AZ Models of the Czech Republic has given us the first injection-molded kit of the Saab J29 Tunnan in 1/48 scale (there has been a resin kit, from Neomega of Russia).
The Tunnan looks to have been heavily influenced by the World War II German Ta 183. It demonstrates, even if only in my mind, that many of those German designs were way ahead of their time and could have been successful.
AZ’s kit consists of 49 short-run-style injection-molded parts plus 14 parts in resin, three in photoetched metal, and one film for the instrument panel. Surface detail on the airframe parts is nice, with rivet and panel-line detail where appropriate. However, the detail varies in depth and finesse. Sprue attachment points are thick and the plastic is brittle, making removing parts more difficult. Several parts broke, no matter how careful I was removing them from the sprue.
Details in the cockpit look a little on the soft side, but come up OK under a coat of paint. The cockpit side walls do not fit the cockpit tub. I ended up leaving them out. You can’t see them under the closed canopy, anyway.
Construction was a challenge! Being a short-run kit in nature, it has few of the conveniences of mainstream models. There are no alignment pins to aid assembly of the fuselage or to locate items like the cockpit tub or wheel wells inside it. The undercarriage legs have no positive alignment aids either, which makes getting both legs at the same angle tricky to say the least. Several connectors and struts on the undercarriage have no positive location aids; they weren’t long enough anyway, so I left them off. The instrument-panel hood has no positive alignment, either; the canopy will not fit over it if it is mounted too high. I used a blob of Blu-Tack to hold the hood, and pushed the canopy down into place. I then removed the canopy and glued the hood in place.
The wings are butt-joined to the fuselage and have quite a large degree of dihedral if mounted as supplied. But the full-size airplane had no dihedral. So, I sanded the wing roots on a flat sheet of sandpaper to achieve this on the model. Another thing with the wings is the shape of mating surfaces. The wing root profile is not the same as the fuselage wing mount. I didn’t try to correct this before my review was due.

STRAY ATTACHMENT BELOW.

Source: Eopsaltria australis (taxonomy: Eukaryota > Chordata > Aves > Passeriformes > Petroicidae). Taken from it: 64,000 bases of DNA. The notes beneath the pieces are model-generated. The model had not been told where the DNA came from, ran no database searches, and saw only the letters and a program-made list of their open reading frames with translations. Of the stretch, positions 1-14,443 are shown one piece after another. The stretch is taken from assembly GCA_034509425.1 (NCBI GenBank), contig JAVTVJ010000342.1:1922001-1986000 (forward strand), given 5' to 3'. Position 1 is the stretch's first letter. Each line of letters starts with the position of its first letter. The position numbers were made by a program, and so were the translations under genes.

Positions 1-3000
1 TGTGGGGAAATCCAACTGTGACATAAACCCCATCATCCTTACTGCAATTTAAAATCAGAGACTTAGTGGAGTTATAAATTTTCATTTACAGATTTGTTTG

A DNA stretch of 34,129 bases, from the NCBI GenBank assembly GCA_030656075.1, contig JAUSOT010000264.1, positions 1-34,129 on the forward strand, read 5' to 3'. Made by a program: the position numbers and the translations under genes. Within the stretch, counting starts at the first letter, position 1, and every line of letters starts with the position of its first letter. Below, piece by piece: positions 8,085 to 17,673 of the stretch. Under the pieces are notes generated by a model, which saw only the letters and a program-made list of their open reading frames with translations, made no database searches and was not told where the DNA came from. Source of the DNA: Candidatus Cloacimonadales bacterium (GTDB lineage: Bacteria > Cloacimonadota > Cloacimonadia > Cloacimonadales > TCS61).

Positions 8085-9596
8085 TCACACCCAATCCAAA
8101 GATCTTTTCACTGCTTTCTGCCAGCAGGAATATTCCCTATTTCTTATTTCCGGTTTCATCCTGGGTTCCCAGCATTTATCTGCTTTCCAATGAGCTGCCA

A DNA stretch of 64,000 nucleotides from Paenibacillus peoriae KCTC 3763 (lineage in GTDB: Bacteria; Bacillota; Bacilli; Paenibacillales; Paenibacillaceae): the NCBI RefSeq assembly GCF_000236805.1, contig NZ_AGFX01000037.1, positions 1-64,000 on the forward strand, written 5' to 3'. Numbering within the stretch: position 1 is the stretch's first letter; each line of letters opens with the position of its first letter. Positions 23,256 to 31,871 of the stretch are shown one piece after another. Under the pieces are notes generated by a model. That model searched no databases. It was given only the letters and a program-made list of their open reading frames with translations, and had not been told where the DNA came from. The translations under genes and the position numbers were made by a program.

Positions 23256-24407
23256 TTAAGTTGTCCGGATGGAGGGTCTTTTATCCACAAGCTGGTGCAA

The canopy is a poor fit and only comes as a single, closed piece. It would be possible to cut it into two pieces, but I shudder at the thought! Be sure to add plenty of weight to the nose of the model or it will be a tail-sitter for sure!
I painted the natural-metal scheme with a base coat of Tamiya silver leaf synthetic lacquer, decanted from the spray can and airbrushed. Different shades of Alclad II accented various panels. The flourescent orange is Humbrol enamel.
The decals behaved well; the only markings are for the Austrian air force. I chose the scheme with the Lion of Aspern badge on the nose, linking it to II Gruppe, Jg 54 in WWII, which was manned predominantly by Austrian personnel. Another boxing of the kit offers Swedish schemes.
As I said earlier, this kit was a real challenge — I came close to giving up on several occasions. Because of this, I can only recommend it for people who are experienced with poorly fitting kits. But I do feel that I really accomplished something by finishing it. The model looks good now, and it captures the lines of this barrel-shaped early jet fighter well.
A version of this review appeared in the May 2012 issue of FineScale Modeler.